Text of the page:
I am sure all of you have heard “write what you know” enough times to make you want to pull your hair, or bang your head on the desk, or any other number of frustrated gestures known to mankind. Don’t worry. I feel the same exact way, and would love people to stop saying it, because the horse is dead, buried six feet under, and should never be touched again lest the zombie apocalypse rise and take over the world.
There is a difference between knowing your genre and writing what you know. This may sound odd at first, but please, hear me out!
Ponder with me for a moment how Frank Herbert, author of Dune, wrote what he knew when he put space travel, the spice, Fremen, and Arakis into his book. How many Fremen do you think Frank Herbert knew personally?
How about J.R.R. Tolkien? Do you think he ran through the forest singing songs with elves, delved into the depths with dwarven lords, and sat in on long winded, drab councils with tree ents? In his head, in his heart, perhaps, but not on good ol’ Earth.
However, both of these authors, and innumerable others published across all the different categories in a bookstore, managed to write about these things. They either knew their genre, or were part of the group of founding fathers, who we have to thank for these genres.
If you write horror novels, it is most likely that you read horror novels, and if you don’t, you should be! The same goes with science fiction, fantasy, mystery, romance, etc, etc. Name a genre, and if you write it, you probably enjoy reading it as well.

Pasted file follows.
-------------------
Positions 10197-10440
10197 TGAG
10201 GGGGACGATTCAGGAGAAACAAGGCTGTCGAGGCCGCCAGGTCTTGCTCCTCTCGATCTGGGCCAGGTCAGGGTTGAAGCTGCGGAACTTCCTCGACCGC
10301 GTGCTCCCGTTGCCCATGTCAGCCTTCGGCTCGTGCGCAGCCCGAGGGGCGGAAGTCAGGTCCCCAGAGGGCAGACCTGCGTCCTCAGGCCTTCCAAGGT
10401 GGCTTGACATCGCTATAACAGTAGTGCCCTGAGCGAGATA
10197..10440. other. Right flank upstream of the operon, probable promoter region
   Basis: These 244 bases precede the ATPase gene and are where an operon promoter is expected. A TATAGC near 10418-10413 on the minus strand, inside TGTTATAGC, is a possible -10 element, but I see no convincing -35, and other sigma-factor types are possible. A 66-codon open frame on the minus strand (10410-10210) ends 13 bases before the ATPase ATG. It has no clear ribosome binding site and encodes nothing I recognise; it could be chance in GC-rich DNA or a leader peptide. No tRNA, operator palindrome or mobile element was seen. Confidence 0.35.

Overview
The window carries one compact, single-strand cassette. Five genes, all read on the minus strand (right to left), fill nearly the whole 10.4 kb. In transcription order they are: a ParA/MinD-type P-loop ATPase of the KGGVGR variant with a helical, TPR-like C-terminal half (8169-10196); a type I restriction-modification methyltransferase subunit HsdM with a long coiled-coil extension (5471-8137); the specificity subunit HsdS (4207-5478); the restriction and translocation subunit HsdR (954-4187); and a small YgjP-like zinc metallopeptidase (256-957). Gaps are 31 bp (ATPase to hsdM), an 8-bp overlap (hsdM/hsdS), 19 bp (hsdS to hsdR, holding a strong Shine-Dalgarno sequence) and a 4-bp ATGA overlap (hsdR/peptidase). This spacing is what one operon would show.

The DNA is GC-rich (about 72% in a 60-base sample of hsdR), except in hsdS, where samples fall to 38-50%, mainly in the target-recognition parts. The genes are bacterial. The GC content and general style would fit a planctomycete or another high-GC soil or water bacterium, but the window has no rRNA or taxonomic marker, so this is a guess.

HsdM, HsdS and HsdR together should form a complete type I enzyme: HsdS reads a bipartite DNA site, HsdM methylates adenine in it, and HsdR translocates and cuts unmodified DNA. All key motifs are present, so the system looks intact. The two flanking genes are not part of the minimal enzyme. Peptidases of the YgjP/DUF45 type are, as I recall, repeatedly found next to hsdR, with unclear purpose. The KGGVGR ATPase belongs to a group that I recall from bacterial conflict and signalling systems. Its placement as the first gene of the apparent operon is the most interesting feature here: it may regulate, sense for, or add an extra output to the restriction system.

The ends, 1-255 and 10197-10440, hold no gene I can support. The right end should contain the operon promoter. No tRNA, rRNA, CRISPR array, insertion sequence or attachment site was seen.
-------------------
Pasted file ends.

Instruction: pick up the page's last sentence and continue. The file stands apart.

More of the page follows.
This is how we learn what is acceptable in a genre, what the invisible laws that all the published authors seem to already know are, and how we know what kind of work a publishing company is putting out.
My personal poison is fantasy, though I tend to enjoy sci-fi as well. Now and then I will pick up a true crime novel, or a crime thriller, though I am more likely to watch movies on those subjects. I have read a wide variety in fantasy, and am always trying to read more, from a broad range of authors, as well as from a broad range of publishing companies.
As I am in the stage where I want to send my work out, I am using my reading habit to help me research into where my own manuscript will fit in. I have bought books from various companies that publish premier authors, who take unagented, unsolicited submissions, and am reading away.
My best advice to aspiring writers who would one day like to graduate to author status: read. Go to bookstores, go to libraries, get a Nook even (that really hurt to type), and READ.
~Tiffany “Kysis” Tackett